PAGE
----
There were other early clubs in Nottingham during the "revival" period. Tony Jackson began a club at about this time: and a club (perhaps the same one) was running at the Imperial Hotel, St. James Street, with Spike Woods. and others singing. Also in 1960, Joy and Eric Foxley commenced running an informal club at their flat in Premier Road, off Gregory Boulevard: they had, both been enthusiastic folk dancers (Eric still plays accordion for a Morris team) before their interest in singing developed. Coffee was provided and all styles of singing were encouraged. Spike and his friend "Conny" (Harry Constantine), both now beginning to write their own songs; John Davies; Terry McGhee (who sang British, ballads unaccompanied); Bob Blair; and, later, Anne Briggs were regulars. When The Foxleys removed to Julian Road, West Bridgford, sessions were continued; but eventually they faded off, as the Foxleys became increasingly involved with student activities at the University. (Eric is now Director of the Cripps Computing Centre.)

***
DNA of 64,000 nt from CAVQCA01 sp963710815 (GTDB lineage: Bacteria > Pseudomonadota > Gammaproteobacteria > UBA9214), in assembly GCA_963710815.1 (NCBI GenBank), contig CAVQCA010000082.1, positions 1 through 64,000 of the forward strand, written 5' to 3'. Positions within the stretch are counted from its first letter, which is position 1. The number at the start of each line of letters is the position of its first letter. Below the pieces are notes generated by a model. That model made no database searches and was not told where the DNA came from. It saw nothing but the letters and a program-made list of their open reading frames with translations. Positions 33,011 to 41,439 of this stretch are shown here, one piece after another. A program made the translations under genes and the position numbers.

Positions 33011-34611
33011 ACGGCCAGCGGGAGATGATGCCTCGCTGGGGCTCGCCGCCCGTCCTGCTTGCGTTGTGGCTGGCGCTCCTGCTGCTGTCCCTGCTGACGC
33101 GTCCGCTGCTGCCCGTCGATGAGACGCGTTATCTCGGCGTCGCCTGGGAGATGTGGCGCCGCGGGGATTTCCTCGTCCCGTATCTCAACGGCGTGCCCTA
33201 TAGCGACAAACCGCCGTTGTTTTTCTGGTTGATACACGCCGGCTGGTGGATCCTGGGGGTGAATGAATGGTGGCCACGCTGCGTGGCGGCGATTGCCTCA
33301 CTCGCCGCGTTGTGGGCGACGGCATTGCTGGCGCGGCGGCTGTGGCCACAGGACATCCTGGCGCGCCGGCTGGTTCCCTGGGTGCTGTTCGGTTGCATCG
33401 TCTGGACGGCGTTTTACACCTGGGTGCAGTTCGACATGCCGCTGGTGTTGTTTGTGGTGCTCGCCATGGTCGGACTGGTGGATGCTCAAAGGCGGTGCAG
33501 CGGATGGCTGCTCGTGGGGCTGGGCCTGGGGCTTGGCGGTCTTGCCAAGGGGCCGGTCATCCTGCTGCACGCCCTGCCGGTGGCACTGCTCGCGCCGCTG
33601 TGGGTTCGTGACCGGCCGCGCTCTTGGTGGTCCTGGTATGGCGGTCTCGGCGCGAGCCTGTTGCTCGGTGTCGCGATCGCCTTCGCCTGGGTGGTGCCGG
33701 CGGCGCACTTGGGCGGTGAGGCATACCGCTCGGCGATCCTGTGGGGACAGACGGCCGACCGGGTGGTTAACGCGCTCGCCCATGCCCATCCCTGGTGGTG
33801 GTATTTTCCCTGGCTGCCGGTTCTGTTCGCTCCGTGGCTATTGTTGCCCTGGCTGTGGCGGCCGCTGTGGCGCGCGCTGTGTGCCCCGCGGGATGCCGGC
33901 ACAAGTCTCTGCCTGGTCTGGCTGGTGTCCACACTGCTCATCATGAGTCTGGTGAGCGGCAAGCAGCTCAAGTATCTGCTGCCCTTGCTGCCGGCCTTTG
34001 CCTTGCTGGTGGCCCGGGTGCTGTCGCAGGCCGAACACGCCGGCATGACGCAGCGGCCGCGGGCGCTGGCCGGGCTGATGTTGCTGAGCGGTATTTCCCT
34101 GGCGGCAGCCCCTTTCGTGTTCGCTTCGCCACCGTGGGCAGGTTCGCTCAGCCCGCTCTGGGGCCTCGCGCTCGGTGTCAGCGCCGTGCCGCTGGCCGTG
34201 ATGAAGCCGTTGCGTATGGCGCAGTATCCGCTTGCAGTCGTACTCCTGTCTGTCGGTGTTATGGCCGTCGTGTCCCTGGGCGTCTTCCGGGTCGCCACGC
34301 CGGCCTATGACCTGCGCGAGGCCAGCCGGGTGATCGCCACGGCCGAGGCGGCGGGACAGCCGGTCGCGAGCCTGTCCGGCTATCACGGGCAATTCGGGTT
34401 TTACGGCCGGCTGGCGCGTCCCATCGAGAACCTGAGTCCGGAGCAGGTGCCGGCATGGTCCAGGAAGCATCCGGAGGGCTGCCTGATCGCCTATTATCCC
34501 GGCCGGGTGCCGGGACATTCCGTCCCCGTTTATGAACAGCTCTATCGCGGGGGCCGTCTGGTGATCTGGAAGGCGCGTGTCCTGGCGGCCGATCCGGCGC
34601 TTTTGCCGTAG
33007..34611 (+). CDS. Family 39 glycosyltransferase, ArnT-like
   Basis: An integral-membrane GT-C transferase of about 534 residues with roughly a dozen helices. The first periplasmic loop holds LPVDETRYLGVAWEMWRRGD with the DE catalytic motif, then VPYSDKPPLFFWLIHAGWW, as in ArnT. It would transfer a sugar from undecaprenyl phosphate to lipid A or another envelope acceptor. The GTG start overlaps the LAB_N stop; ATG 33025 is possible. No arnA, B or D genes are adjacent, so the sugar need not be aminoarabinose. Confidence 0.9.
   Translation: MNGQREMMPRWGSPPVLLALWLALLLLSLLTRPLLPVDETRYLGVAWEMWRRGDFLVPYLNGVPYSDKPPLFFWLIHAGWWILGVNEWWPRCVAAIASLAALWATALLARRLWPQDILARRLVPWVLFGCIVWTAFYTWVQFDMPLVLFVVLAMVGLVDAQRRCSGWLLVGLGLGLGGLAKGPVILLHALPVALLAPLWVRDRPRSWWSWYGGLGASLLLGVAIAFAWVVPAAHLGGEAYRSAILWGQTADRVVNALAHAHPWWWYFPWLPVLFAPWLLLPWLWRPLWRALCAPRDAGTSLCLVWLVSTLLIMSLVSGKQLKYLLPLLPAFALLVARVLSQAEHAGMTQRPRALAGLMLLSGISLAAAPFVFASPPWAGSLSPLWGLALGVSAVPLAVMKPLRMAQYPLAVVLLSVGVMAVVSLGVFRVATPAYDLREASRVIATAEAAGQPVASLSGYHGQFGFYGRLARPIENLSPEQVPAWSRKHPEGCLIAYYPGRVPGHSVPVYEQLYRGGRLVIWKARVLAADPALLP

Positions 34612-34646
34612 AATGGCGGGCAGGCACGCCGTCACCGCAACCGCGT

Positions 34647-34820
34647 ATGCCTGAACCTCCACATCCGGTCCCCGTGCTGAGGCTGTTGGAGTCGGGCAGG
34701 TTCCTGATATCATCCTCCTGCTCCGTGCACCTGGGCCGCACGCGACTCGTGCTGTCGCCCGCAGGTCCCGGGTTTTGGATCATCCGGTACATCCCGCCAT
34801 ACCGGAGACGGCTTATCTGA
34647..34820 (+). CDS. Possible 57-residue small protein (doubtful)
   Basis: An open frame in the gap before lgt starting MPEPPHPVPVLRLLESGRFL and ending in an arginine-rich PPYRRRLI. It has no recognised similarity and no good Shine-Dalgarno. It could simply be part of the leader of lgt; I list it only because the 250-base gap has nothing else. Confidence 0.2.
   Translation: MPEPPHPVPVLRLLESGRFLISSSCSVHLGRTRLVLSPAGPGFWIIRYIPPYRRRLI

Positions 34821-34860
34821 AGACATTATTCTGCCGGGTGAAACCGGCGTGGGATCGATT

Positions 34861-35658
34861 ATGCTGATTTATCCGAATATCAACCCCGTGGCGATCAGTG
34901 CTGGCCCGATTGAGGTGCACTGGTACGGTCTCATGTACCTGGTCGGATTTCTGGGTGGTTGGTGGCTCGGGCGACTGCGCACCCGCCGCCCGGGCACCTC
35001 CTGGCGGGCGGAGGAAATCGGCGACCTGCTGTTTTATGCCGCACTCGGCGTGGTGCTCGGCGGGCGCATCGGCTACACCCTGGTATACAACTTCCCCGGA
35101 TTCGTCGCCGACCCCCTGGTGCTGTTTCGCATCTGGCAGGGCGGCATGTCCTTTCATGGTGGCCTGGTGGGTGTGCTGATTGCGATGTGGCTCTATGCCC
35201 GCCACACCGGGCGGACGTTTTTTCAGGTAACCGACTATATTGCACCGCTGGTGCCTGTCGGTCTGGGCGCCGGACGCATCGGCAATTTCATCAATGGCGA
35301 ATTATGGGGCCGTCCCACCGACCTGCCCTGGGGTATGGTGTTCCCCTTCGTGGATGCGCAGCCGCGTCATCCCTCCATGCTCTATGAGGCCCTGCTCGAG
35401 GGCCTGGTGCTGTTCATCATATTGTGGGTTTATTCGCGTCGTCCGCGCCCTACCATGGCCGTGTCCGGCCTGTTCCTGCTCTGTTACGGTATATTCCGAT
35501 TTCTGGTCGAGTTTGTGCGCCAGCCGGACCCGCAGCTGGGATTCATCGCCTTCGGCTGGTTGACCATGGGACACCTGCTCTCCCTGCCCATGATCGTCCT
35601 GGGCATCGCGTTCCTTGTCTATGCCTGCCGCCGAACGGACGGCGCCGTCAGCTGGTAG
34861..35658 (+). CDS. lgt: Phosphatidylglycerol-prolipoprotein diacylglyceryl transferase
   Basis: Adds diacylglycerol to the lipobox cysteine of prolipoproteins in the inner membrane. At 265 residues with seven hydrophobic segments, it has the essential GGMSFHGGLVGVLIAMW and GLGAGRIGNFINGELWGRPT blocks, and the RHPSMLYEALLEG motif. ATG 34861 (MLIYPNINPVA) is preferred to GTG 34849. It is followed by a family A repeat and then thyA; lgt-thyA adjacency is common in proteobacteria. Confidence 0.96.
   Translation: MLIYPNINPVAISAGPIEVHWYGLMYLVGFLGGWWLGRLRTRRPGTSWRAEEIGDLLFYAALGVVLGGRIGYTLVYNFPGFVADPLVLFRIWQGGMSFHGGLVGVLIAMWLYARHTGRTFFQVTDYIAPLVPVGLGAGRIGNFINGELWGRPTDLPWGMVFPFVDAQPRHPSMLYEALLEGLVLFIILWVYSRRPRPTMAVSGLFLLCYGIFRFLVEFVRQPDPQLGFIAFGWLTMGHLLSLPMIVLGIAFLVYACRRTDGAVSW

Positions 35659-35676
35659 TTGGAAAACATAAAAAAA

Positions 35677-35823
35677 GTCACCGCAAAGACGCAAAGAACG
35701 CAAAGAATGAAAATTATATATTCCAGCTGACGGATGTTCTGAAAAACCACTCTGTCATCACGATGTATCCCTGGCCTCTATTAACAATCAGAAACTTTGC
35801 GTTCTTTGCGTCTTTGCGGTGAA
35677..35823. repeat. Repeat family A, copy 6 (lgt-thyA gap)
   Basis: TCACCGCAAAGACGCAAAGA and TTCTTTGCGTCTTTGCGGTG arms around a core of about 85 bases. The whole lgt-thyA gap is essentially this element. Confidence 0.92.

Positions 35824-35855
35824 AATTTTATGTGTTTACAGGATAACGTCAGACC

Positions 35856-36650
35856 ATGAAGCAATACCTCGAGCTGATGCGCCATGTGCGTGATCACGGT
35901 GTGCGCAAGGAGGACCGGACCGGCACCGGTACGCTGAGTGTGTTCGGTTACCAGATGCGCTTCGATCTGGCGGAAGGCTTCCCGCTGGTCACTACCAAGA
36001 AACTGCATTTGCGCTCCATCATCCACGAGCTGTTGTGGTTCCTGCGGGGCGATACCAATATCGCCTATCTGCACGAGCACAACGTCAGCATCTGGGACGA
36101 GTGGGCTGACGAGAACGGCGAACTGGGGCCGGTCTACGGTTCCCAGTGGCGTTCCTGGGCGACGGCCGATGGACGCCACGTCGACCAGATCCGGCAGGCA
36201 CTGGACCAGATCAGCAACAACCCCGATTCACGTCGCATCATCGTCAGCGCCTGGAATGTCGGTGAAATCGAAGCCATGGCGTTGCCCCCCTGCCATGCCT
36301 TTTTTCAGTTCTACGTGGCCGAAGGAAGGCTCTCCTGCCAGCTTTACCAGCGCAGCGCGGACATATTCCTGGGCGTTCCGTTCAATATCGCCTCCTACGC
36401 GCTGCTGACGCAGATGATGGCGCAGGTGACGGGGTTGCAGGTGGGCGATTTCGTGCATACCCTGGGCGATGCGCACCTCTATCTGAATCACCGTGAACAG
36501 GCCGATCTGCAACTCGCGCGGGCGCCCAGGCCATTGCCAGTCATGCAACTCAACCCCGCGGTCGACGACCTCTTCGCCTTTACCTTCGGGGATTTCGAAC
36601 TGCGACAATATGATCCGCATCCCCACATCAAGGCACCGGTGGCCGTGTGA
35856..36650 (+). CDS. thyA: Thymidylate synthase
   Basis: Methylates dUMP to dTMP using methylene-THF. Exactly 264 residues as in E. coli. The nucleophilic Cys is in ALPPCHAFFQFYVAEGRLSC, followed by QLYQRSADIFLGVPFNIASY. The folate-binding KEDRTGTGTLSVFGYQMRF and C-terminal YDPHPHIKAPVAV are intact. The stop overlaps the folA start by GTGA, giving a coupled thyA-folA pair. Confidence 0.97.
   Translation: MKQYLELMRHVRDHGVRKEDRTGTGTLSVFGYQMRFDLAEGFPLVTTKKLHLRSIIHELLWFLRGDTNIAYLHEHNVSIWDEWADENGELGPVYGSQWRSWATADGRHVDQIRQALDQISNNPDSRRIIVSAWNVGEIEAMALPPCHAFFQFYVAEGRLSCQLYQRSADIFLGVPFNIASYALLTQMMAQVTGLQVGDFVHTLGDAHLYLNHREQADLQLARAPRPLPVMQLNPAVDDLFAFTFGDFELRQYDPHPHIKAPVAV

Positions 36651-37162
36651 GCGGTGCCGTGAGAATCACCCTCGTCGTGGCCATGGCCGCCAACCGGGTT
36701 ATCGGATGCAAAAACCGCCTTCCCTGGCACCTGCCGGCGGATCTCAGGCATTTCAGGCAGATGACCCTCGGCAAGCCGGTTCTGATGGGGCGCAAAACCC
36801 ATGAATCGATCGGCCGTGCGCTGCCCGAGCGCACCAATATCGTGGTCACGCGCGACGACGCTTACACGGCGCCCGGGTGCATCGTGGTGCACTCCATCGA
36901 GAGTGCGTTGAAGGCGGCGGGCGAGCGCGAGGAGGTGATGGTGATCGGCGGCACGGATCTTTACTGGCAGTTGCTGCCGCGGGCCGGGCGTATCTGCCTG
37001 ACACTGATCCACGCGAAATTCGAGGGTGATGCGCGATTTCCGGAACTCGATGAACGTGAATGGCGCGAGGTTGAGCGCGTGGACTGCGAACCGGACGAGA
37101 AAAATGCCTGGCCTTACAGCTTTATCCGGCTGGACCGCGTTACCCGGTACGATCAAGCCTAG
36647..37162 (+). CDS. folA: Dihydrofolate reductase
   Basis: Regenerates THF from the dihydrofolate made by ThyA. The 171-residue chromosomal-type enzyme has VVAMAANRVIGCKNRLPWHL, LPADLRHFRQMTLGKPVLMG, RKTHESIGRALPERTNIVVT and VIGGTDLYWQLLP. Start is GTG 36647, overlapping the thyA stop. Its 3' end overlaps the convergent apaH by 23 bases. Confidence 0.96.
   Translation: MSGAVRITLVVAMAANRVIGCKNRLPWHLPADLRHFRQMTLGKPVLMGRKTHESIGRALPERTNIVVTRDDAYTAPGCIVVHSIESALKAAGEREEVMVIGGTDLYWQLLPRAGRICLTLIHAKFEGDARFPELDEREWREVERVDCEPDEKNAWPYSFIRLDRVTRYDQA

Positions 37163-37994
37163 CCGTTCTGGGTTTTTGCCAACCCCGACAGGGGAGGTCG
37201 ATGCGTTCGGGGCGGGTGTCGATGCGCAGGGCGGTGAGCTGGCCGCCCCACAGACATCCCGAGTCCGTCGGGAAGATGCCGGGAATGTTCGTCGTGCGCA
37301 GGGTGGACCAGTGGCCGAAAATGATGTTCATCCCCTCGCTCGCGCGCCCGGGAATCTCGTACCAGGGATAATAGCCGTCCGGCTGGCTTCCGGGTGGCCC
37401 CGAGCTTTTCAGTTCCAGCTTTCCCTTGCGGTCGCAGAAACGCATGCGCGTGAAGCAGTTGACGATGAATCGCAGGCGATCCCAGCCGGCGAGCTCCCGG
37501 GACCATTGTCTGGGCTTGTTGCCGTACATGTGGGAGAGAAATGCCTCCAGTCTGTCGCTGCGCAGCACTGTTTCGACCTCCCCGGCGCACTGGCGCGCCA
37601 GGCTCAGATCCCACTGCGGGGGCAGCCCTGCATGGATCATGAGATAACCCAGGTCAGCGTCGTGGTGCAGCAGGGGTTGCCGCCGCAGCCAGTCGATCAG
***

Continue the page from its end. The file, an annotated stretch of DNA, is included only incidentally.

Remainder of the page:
The Workshop entered its second session with a new Committee. Alan McLeod had left Nottingham during August, leaving the room hiring charges at Heathcoat Street unpaid: this was not realised for a few months, since a move to new quarters (an upstairs room at the News House, St. James Street) had been decided on. The new committee included Sunny Ford as Chairman, Lily Hackland (later to become Mrs. Ford) as secretary, Les Coleman as Treasurer and Pete Turner on the door. Spike continued on the Committee for a while; Gren Meakin was added, and later Rod Kreizman and John Groom. Since finances were still straitened, each Committee member contributed £1-10s to the funds. There were an increasing number of singers regularly appearing; Herbert Nagel, Richard Jones, Bob Pegg, Gabriel ("Gay") LaVelle, and Quentin Hood are noteworthy. Al O'Donnell initially sang Country-and-Western numbers (Hank Williams' songs, etc.) and his "signature tune" at this time was "On the wings of a Snow White Dove": it was only later that he came to develop an interest in the songs of his native Ireland. Pete Turner's younger brother, Dave, got his early guitar lessons from Sunny Ford and sang regularly with him, until one evening Sunny sat down and left him to complete a song: after which he sang solo with increasing confidence and began developing his individual guitar style and repertoire. Hope Howard, from Jamaica, was at this time singing as a duo with John Webster: they were first-rate entertainers, singing American and West Indian songs with equal gusto. Roger Norman was a disciple of Spike, but subsequently developed his awn guitar and singing style. Rod Kreizman was an Eastern European mandolin player of considerable talent. John Groom, a Communist, was keen to have the arrangements for the club formalised: as finances were steadily improving and a regular audience of 40 to 50 were turning up each week, it was felt appropriate that a constitution should be drawn up at this point. (The document drafted at this time has only been amended to a minor extent in subsequent years: most of the original provisions remain in force).